According to Bloomberg:

The Domestic And Foreign Missionary Society of The Protestant Episcopal Church In The USA was founded in 1820. The company's line of business includes religious organizations operated for worship, religious training or study, government or administration of an organized religion, or for promotion of religious activities. ( https://www.bloomberg.com/profile/company/1215740D:US )

According to the Episcopal News Service:

The Domestic and Foreign Missionary Society is the name under which The Episcopal Church is incorporated, conducts business, and carries out mission. ( https://www.episcopalnewsservice.org/2015/03/24/domestic-and-foreign-missionary-society-reports-2-4-million-annual-surplus/ )

So, what does all this mean for you?  

The church needs a legal entity under which to do business. The day-to-day operations of the church are just like those of many other big non-profit companies and must be managed within a corporate structure. The Domestic and Foreign Missionary Society (DFMS) provides that corporate structure for the Episcopal Church.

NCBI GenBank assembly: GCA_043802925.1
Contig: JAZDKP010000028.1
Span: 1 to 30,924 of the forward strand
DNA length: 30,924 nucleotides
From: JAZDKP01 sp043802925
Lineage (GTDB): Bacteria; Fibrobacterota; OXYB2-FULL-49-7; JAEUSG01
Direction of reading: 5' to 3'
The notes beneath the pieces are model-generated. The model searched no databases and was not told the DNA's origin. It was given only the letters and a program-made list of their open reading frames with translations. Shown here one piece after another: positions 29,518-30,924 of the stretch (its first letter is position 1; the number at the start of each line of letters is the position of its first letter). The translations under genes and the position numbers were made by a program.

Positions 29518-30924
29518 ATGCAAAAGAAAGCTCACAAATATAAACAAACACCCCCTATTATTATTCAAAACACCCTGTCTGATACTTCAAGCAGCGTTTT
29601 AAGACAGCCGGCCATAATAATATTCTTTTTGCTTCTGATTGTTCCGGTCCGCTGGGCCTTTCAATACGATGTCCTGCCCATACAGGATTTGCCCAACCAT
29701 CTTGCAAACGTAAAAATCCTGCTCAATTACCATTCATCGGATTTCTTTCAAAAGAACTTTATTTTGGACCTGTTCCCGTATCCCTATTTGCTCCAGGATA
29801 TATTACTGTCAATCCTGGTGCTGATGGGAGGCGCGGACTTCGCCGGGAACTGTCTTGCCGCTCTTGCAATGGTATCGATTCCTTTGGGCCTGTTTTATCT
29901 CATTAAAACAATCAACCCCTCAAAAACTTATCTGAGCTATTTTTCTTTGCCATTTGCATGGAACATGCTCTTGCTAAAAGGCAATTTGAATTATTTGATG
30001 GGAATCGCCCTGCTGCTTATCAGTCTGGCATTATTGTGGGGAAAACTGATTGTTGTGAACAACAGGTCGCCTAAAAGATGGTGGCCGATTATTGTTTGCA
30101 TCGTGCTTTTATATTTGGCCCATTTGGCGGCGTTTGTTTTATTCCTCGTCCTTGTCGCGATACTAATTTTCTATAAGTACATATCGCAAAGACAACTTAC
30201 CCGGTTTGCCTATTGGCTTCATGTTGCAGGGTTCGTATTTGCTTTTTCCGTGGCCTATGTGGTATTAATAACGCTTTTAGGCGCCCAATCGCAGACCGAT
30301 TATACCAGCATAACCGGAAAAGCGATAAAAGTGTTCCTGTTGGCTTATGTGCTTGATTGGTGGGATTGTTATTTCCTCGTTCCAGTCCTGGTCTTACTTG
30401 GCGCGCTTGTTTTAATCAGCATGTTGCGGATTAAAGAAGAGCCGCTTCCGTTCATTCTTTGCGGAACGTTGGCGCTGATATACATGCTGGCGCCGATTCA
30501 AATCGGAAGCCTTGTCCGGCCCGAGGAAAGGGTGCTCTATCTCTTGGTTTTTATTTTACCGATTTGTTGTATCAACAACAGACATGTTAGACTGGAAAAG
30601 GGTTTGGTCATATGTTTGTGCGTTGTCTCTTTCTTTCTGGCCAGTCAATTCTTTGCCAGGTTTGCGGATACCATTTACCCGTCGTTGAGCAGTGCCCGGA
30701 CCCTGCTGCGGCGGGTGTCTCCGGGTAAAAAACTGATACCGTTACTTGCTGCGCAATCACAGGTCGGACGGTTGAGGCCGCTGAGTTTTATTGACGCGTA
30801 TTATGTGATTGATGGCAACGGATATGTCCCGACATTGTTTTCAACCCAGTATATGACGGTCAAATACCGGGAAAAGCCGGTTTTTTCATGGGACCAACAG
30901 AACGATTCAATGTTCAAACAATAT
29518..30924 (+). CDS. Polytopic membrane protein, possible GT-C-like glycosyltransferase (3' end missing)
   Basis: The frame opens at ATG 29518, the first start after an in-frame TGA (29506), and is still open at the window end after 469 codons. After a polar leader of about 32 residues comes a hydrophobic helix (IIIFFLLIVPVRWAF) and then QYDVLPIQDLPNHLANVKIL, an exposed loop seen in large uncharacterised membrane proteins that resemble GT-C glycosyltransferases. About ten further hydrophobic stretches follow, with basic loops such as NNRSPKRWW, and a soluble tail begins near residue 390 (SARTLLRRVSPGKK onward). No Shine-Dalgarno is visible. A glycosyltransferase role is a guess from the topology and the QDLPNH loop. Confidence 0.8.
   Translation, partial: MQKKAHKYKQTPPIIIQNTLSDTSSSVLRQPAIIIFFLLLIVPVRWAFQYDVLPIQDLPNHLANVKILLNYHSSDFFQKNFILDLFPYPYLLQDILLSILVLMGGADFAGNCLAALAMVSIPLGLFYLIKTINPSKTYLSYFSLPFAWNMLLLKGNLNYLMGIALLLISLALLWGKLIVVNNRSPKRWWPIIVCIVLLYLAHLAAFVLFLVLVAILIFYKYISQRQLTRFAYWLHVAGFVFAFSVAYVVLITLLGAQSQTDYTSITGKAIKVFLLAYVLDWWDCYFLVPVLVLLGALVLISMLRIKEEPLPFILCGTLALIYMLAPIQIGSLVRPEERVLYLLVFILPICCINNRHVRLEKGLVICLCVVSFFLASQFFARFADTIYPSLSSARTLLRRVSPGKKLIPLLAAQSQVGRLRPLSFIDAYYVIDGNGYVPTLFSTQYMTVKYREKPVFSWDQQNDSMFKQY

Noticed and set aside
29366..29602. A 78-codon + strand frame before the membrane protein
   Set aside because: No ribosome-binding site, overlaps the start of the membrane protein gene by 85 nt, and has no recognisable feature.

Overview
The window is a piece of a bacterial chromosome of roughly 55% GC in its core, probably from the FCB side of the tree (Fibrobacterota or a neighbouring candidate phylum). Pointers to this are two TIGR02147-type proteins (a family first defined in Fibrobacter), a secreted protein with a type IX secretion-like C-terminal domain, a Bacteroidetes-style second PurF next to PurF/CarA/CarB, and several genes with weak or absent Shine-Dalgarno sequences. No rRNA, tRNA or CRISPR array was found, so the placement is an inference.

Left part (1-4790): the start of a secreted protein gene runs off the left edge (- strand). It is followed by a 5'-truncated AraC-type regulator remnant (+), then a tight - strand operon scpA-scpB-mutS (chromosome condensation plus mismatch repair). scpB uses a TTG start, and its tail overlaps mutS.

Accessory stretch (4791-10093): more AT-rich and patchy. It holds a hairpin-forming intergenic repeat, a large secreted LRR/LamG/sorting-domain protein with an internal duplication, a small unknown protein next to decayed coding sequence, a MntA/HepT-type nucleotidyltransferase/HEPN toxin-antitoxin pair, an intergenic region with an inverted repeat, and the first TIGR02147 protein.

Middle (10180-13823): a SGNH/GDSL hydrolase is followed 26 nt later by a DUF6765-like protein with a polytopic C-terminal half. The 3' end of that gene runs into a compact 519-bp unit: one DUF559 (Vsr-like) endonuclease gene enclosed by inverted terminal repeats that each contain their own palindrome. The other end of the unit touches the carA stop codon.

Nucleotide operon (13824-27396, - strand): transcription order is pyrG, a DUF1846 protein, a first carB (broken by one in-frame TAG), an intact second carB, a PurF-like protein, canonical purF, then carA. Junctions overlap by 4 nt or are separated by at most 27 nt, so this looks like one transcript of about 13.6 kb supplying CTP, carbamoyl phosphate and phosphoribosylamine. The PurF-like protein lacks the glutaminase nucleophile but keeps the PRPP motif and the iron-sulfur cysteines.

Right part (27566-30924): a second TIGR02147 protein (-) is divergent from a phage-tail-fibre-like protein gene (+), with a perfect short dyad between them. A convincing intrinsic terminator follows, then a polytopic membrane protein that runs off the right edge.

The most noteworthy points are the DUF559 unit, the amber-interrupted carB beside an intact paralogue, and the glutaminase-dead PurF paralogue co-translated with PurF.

Like any company, DFMS has a board of directors and corporate officers charged with specific responsibilities. In the case of DFMS, the board of directors is the Executive Council. Corporate officers include a President, two Vice Presidents, a Treasurer, and a Secretary. (See the figure above for details.) Every member of the Episcopal Church is automatically a member of DFMS.

While the day-to-day operations of the Episcopal Church depend on the corporate entity that is DFMS, your day-to-day lives as members of the Episcopal Church are not impacted by the fact that you are legally a member of DFMS.